We are certainly in a time full of unprecedented events in sports. The Olympic Games have only been canceled three times since the modern games began in 1896, once during World War I and twice during World War II. This is, however, the first time in Olympic history that the games have been postponed.
In the past, even in times of great tragedy, the festivities have carried on. In 1968, the Mexico City Olympics continued despite the Tlatelolco massacre that left hundreds of unarmed protestors dead in the streets of the nation’s capital. Four years later, at the infamous Munich games, 11 Israeli coaches and athletes were killed by Palestinian terrorists. Most recently, at the 1996 Atlanta Olympics, a bomb left two dead and dozens injured. In the wake of tragedy, the Olympic Games have always carried on, uniting and empowering their grieving community.
In the case of COVID-19, sports cannot be considered a coping mechanism. The virus, which thrives in large social gatherings and with unnecessary travel, would wreak havoc on the millions of people that pour into Tokyo from across the world.
The games, originally scheduled to take place from July 24 until August 9 of 2020, are now set to begin on July 23, 2021 and run until August 8. The Paralympic games (originally scheduled during the summer of 2021) are also shifting accordingly and will now run from August 24 until Sept. 5, 2021.
Tokyo, a modernized and industrious city, would have been one of the rare economies able to profit from the games. It was projected that the economic impact of the games for Japan would be approximately $297 billion (32 trillion yen). The costs of a postponement obviously throw a wrench in that forecast. Katsuhiro Miyamoto, a professor emeritus of economics at Kansai University, estimates the postponement will cost an additional $6 billion, after Japan already spent $26 billion. These costs result from a variety of factors, including stadium maintenance, equipment storage and restarting advertisement campaigns. This need for funding is especially problematic amid the economic consequences of the virus, which is estimated to cause a $9- to $18-billion decrease in tax revenue.
The expected revenue stream and the extreme consequences of postponement was likely why Japanese Prime Minister Shinzo Abe and his administration were so resistant to a postponement. It is also widely believed that Abe in particular had a strong political impetus for the games to continue. The games, which were first brought to Tokyo in 1964 by Abe’s own grandfather, were set to be the pinnacle of his career.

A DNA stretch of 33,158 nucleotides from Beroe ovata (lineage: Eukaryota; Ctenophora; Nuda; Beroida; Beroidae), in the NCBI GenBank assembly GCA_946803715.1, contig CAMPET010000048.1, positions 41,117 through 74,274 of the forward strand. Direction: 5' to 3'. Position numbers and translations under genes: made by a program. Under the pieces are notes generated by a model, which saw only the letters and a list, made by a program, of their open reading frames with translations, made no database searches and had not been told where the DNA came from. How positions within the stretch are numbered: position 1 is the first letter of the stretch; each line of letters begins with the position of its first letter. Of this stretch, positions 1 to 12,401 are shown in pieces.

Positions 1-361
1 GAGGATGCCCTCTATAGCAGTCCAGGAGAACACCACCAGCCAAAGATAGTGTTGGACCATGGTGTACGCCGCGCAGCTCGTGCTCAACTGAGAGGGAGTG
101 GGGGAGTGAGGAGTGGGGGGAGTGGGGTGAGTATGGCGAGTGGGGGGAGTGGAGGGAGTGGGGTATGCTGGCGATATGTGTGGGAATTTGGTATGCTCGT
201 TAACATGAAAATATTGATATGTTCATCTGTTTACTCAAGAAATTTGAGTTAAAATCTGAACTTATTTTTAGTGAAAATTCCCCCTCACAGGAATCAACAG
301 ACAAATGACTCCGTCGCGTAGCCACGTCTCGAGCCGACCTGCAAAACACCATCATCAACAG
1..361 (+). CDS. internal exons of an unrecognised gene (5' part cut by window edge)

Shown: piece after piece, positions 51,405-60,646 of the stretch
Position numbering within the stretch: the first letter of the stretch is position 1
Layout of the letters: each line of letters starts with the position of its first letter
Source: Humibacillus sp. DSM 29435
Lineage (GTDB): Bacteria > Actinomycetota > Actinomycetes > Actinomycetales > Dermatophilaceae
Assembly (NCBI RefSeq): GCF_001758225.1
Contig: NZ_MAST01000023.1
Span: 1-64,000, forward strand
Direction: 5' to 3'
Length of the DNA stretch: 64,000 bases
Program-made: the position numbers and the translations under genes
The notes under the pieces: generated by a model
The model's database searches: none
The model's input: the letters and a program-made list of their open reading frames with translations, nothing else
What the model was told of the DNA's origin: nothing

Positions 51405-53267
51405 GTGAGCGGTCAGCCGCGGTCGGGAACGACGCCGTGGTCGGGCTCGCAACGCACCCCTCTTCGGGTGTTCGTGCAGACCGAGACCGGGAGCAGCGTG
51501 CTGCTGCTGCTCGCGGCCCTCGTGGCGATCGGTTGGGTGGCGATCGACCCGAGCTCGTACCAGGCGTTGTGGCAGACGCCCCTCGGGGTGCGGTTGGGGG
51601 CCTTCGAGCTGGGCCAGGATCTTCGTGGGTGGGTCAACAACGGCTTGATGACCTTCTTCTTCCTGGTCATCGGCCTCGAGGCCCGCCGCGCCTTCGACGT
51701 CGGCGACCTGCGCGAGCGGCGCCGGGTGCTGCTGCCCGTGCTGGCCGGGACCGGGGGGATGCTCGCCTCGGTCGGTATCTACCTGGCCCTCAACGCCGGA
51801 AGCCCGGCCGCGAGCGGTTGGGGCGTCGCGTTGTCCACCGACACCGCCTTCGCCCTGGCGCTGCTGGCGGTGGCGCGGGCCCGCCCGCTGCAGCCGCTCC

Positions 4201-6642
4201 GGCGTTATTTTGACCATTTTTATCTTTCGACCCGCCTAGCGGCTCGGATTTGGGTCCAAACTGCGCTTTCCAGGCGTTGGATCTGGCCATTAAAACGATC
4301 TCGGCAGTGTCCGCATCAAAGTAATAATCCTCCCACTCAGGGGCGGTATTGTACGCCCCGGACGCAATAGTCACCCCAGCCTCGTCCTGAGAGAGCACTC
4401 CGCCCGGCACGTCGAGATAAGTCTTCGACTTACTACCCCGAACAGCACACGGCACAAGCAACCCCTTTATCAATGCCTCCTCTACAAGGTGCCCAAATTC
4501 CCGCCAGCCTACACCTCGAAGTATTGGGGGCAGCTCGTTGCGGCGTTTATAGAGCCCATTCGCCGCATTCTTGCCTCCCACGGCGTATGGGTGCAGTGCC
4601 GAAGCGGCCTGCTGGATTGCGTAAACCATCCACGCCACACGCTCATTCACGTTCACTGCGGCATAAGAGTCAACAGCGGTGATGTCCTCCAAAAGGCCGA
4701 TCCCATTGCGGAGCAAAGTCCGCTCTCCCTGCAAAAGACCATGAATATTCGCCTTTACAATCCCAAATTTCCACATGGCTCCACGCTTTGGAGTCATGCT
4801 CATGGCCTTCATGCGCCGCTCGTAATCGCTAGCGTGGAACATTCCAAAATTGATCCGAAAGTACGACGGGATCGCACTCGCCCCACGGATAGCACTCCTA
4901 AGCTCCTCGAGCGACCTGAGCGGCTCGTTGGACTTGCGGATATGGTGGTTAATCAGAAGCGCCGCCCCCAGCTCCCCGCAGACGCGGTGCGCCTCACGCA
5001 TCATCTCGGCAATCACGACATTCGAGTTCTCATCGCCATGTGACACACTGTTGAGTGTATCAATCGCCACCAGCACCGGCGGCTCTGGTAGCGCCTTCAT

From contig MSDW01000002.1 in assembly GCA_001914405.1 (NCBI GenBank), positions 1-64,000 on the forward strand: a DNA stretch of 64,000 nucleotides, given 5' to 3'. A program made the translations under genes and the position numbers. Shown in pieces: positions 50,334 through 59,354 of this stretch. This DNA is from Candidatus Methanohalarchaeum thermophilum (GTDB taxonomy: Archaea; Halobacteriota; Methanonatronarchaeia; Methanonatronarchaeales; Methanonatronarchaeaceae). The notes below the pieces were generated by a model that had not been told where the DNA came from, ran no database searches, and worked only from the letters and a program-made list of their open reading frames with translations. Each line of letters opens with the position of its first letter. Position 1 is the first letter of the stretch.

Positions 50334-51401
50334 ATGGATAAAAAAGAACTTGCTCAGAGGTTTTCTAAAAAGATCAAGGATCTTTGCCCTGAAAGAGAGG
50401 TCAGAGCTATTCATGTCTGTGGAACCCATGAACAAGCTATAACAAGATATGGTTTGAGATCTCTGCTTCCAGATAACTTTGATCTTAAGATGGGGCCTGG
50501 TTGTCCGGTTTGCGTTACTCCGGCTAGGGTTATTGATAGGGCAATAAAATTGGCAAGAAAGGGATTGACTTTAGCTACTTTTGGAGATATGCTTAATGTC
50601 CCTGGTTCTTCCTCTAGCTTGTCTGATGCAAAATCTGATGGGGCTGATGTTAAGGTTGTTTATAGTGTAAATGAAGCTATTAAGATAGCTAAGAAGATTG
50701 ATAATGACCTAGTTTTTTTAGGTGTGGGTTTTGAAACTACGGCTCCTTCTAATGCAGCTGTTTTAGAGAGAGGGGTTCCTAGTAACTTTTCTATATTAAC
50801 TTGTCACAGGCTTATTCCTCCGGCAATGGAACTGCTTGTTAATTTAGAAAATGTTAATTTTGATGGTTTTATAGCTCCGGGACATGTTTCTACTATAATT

Many believe this immense incentive to still hold the games this summer led to questionable COVID-19 reactionary measures. Japanese citizens interviewed by ABC News believe that Japan intentionally reported lower numbers of coronavirus cases in the hopes of continuing the Olympics on time. According to Johns Hopkins University, Japan had 1,140 cases of coronavirus on March 24, the day it was announced that the Olympics were being moved to next year. In less than two weeks, the count had risen to 5,500 and deaths in the country had tripled.
The possible mishandling of COVID-19 is fuel for the widespread criticism of Abe and his administration among Japanese citizens, who feel the government is out of touch with its citizens. “The Japanese ruling elite form a class of their own, out of touch with the reality of the daily life and concern of the people. They are preoccupied with the Olympics and have prioritized the resume of what remains of Abenomics over serious countermeasures against the spread of the virus,” said Koichi Nakano to ABC News, a political science professor at Sophia University in Tokyo.
In this time of great uncertainty, Japan must remain impartial and informed about the feasibility of hosting the Olympics next year. Abe and his administration must appropriately protect the millions of people involved in the Olympic proceedings, which include not only athletes and Olympic officials, but also the millions of fans and volunteers who would come from all over the world to attend. Without proper testing and preventative measures, the 2021 Tokyo Olympics could serve as another epicenter in this horrific pandemic.